Guys, I did it! It was tough, challenging, unique, and fun. Potawatomi Trail Runs: 30 mile “fun run” is officially in the books. I conquered my fifth marathon/ultra and also my fifth state in the US.
The race had several distances ranging from 200 miles all the way down to 30 miles. The folks that were brave enough to face 200 at McNaughton Park started on Thursday, while the less crazy people (like me) started on Saturday at 8pm to run 30 miles.
Each loop was 10 miles long, which meant I had to run the same loop 3 times.
I arrived 30 minutes before the start time (I know, I was almost late). It started on the dot, and went through a dirt road toward an open field with green tall grass.
A runner behind me started giving me some advice on what to expect and what not to expect as we were crossing a tiny creek. At this creek, my right shoe got wet and muddy when I crossed stream of water and I asked him: “How many of these creeks do we have to cross?” His response was: “Wait until you see the real creek.” Ahead of us there was a sign that said “Beach” which I found odd as there are no beaches in the Midwest. After running half a mile through a sandy trail, I saw the real creek, which was an actual river. “Socks will get wet” read the sign before the river, and it was right. I just ran the river as fast as I could. At first, the cold water coming through my socks was unpleasant but as the water started evaporating due to the heat coming from my feet, it turned into the most relaxing feeling I had that day.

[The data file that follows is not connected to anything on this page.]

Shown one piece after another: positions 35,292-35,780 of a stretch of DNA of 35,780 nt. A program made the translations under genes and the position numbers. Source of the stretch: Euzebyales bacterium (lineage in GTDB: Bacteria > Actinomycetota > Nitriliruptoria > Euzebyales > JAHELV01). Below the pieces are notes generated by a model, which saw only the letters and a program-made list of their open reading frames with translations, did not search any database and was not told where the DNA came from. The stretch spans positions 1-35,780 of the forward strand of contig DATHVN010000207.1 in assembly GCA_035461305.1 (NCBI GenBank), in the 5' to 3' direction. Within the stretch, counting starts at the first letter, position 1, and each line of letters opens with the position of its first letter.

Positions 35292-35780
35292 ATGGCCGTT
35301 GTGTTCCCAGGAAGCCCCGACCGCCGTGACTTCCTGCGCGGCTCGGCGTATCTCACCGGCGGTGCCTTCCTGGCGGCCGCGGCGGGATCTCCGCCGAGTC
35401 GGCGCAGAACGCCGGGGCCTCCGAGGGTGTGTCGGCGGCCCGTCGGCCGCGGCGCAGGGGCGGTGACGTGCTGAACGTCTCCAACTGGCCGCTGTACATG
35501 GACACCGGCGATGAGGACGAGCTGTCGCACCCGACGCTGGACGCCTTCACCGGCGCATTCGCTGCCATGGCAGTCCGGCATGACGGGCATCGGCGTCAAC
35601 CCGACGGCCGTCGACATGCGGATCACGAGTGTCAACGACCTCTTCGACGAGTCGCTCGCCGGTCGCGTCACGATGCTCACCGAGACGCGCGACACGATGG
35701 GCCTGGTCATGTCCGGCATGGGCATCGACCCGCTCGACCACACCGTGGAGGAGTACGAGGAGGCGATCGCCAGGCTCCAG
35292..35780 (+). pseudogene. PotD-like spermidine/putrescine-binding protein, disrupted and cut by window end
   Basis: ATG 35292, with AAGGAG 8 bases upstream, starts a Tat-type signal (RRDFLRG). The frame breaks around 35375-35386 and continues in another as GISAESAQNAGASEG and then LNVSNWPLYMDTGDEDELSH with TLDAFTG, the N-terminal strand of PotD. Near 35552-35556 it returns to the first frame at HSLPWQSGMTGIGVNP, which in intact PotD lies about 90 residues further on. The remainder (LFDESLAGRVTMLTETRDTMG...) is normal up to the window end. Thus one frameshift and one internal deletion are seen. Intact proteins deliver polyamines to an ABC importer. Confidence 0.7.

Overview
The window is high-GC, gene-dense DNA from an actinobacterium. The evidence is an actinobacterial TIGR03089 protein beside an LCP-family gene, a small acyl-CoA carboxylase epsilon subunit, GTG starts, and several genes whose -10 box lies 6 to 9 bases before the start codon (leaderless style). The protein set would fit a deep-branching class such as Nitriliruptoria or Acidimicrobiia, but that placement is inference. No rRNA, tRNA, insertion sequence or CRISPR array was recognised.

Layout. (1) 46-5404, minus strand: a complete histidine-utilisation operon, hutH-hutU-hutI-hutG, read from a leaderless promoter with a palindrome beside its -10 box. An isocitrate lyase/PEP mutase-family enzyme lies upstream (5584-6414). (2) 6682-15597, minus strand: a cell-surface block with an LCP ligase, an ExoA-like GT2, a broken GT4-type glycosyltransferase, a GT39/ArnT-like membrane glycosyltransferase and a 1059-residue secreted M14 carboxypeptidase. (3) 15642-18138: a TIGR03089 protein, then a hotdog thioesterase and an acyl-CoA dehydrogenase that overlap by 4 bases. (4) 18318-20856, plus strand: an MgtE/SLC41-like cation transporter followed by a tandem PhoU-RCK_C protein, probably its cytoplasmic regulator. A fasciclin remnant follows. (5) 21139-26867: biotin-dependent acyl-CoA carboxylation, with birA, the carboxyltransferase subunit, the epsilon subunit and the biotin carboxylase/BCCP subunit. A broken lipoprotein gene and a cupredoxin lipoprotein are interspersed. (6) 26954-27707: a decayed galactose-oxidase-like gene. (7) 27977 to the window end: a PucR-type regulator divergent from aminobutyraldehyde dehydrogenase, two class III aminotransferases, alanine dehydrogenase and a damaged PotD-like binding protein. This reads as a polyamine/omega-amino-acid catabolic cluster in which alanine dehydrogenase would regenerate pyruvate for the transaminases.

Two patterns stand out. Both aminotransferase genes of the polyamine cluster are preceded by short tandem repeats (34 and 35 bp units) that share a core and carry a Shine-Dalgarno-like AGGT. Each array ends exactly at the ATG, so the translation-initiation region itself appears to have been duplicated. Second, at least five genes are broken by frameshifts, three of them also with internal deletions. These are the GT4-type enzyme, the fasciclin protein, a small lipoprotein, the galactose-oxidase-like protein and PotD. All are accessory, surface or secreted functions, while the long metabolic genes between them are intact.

I finished loop 1 in 2:10.
Even though I felt I had not pushed myself hard enough on my first loop, loop two was not enjoyable. My body was moving, but my mind wanted it to stop. I kept asking myself “Who runs 30 miles at 8pm on a Saturday night?”
I knew I was 3 miles out to finish the second loop. My motivation to keep moving was really low at this point. I was getting tired and I just wanted to sleep. I felt I was about to hit the famous wall that most runners are afraid of, but thankfully the downhill section called Bluebell Hill was ahead of me. Suddenly, I saw I was falling as I hadn’t seen the branch in the middle of the trail. It was painful, and the right side of my body was covered in mud and leaves. I looked around for help but I was alone on the trail. I had to shake it off and keep moving.
I finished loop 2 in 2:50
I was hesitant to continue as I was wondering if I could run 10 more miles at 1 in the morning. I decided to keep moving and in the event of needing to walk, I would just go ahead and walk.
There was a hill called “Golf Hill” 3 miles into the trail that had a rope attached to three of the trees to help support the runner climb the hill. After 23 miles of running almost without stopping, I used the rope, and all the muscles in my arms to move myself up. At that point, I was alone, there were not runners in front or behind me. The night was pitch black. The owls were starting to show up on top of the trees. There was a sound coming out from the forest. I heard it. I was not hallucinating. I heard the sound of a creaking door on my right. Followed by the same sound over and over again. My hands started to shake, my heart was pounding out of my chest, and my legs were tired. I had to climb that hill to get away from there. As I ran, the noise went away.
Finally, I started seeing some lights at the finish line. I ran as fast as I could feeling the throbbing pain from the fall going down my right side, and the soreness in my ankles after 30 miles of crazy running. I crossed the finish line in 7 hours and 50 minutes. I was 7th out of 23, and 3rd woman out of 10.